The Discovery of the Holy Lance
On June 15th, 1098, the army of the First Crusade discovered the Holy Lance – the very spear that had pierced Christ’s side on the cross - in the city of Antioch.
Early in June 1098 the army of the First Crusade, heading south through Syria on its way to wrest Jerusalem from the Saracens, captured the city of Antioch, but was promptly shut in the city and besieged by a powerful Turkish and Arab force. Food quickly ran out, morale plummeted and the crusaders were nearing desperation when the situation was saved by a miraculous discovery. A scruffy Provençal peasant named Peter Bartholomew, with a reputation as a drinker and womaniser, demanded to see the Count of Provençe, one of the principal crusading leaders. When given an audience by the count, and the Bishop of Le Puy, he explained that St Andrew had a appeared to him in a vision and had told him where the Holy Lance was – the very spear that had pierced Christ’s side on the cross – could be found in the cathedral of St Peter in Antioch. The bishop viewed the story with a cynical eye, but Count Raymond was impressed and a mood of excited expectation began to spread through the hard-pressed crusaders in the city. On June 15th, Count Raymond and others went with Peter Bartholomew to the cathedral. Workmen dug down into the floor where Peter indicated. They found nothing and Count Raymond walked away in disappointment, but then Peter himself who was wearing only a shirt, jumped down into the trench and triumphantly produced a piece of iron which everyone immediately hailed as the sacred lance-head itself.
As Sir Steven Runciman, the historian of the Crusades, remarked: ‘It is useless now to judge what really happened.’ Raymond of Aguilers, a reputable historian who was one of Count Raymond’s chaplains, observed what took place and reported that he had seen the iron in the ground before Peter Bartholomew began brandishing it. Whether Peter somehow salved the dig, or whether he had the diviner’s gift for sensing the precious of buried metal and knew there was something buried beneath the floor – whatever it really was – is impossible to say. In any case, the excitement in the city was intense as word of the find spread and even Bishop Adhemar of Le Puy and other sceptics kept their doubts to themselves for the moment because of the evident boost to the crusaders’ morale. This was so transformed that on June 28th, following further instructions issued through Peter Bartholomew by St Andrew, who guaranteed victory in another vision, the crusaders sailed out from Antioch. They were led by their best soldier, the Norman warrior Bohemond of Taranto, with the Holy Lance carried by Raymond of Aguilers. Desperately weak from hunger, they were in an exalted mood and some cried out that they could see celestial cavalrymen on white horses riding to help them, bearing white banners and led by St George. In berserk frenzy, they sent the besieging Saracens packing and slaughtered many of them in flight.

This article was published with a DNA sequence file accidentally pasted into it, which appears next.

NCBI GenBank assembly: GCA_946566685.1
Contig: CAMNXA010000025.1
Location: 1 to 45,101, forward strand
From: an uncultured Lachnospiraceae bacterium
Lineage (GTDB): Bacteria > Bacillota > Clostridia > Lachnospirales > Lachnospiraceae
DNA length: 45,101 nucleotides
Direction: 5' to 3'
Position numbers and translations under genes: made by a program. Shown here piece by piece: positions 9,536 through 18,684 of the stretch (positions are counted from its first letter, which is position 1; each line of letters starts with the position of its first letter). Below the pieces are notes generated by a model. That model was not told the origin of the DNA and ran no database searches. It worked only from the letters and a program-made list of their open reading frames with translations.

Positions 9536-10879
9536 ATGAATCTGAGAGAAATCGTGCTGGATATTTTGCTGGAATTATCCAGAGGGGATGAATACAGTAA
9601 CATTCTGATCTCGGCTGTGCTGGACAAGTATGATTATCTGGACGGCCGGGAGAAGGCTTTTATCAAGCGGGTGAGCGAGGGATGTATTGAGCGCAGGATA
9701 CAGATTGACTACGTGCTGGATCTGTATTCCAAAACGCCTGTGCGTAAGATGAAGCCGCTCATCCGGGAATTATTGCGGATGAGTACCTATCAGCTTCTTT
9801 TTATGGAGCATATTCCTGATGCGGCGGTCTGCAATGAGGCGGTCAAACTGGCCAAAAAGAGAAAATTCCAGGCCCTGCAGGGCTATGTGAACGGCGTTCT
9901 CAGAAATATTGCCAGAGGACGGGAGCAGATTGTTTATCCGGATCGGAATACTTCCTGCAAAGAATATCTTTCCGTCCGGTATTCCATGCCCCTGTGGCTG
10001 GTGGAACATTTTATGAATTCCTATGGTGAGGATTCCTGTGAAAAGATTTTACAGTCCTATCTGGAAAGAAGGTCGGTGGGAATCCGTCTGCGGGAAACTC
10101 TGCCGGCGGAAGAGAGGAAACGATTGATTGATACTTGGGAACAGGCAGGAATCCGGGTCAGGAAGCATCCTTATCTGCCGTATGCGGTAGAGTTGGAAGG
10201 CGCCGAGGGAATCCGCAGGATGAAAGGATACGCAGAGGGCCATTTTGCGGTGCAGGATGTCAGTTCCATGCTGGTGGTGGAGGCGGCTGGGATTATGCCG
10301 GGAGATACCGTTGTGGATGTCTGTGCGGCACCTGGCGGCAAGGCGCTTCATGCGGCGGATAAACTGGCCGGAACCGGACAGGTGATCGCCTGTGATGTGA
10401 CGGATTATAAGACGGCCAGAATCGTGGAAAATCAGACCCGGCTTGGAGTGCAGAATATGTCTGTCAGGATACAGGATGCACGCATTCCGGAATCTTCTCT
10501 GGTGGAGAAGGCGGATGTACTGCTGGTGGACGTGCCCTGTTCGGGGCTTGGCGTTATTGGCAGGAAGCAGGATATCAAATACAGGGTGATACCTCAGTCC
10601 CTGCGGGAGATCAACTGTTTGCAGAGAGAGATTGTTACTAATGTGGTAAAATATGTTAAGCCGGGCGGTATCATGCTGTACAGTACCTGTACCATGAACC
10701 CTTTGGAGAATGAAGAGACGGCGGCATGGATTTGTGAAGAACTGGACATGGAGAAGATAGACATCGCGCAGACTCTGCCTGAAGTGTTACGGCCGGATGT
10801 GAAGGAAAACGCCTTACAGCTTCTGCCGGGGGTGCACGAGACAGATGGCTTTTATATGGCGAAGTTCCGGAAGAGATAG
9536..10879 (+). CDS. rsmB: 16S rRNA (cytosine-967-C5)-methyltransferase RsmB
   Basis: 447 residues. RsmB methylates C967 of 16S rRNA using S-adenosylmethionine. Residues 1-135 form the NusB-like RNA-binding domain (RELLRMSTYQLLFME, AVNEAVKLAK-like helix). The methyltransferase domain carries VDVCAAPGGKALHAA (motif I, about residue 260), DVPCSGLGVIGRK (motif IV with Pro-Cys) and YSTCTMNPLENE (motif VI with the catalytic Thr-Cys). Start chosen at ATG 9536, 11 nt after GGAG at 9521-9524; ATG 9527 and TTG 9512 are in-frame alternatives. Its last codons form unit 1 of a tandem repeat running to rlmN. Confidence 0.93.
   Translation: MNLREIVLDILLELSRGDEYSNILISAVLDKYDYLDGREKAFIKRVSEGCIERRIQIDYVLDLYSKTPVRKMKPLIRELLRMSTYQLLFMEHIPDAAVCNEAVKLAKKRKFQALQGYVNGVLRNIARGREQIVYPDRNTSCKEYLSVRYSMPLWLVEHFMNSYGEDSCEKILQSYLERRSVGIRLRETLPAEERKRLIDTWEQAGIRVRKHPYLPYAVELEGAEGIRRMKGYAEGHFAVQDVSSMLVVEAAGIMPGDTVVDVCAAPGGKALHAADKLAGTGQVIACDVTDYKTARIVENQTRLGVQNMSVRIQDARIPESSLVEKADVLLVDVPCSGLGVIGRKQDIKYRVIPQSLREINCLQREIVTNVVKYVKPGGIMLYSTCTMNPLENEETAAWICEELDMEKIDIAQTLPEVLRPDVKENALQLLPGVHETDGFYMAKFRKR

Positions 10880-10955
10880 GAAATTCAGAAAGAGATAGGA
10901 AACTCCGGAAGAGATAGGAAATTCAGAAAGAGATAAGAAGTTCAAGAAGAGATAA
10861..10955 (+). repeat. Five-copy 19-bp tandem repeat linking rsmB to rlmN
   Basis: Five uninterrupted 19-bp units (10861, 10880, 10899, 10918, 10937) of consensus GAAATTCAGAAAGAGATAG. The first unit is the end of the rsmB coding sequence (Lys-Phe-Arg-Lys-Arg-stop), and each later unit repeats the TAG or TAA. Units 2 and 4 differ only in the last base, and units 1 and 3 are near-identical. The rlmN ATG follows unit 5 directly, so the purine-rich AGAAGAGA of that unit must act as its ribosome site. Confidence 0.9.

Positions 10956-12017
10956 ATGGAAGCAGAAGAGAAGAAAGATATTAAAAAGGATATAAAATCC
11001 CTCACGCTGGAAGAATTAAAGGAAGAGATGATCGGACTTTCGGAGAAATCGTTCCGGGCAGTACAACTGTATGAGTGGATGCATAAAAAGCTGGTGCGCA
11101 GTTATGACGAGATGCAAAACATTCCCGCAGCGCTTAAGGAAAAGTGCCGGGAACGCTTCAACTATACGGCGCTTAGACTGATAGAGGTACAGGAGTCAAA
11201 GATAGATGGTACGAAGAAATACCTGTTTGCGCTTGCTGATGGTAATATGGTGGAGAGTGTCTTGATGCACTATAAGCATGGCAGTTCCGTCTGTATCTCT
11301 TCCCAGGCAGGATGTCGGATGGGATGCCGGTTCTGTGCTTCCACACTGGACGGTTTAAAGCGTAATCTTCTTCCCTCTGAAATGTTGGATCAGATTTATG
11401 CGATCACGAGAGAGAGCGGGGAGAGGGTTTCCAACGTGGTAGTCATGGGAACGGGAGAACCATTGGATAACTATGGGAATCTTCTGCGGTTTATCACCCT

The victory saved the crusade and the lance was kept by Count Raymond, who treated it with great reverence. It was a useful addition to his armoury in his running power struggle with Prince Bohemond, but Peter Bartholomew did not inspire confidence. Doubts about the genuineness of the relic reached such a peak that eventually in April 1099, Peter demanded an ordeal by fire. On Good Friday April 8th, he walked through a narrow passage between two massive piles of blazing wood, wearing only a tunic and carrying the lance. He was hideously burned, and died in agony on the 20th, and few in the crusading army outside the Provençal ranks put much faith in the lance’s authenticity any longer. It was kept at Constantinople for a time, and later at St Peter’s in Rome. It was to play a major role in medieval European legends, however, in close association with the supremely sacred relic of Christ’s redeeming blood, the Holy Grail – the chalice of the Last Supper. The two relics appear together in many stories of the quests of King Arthur’s knights of the Round Table.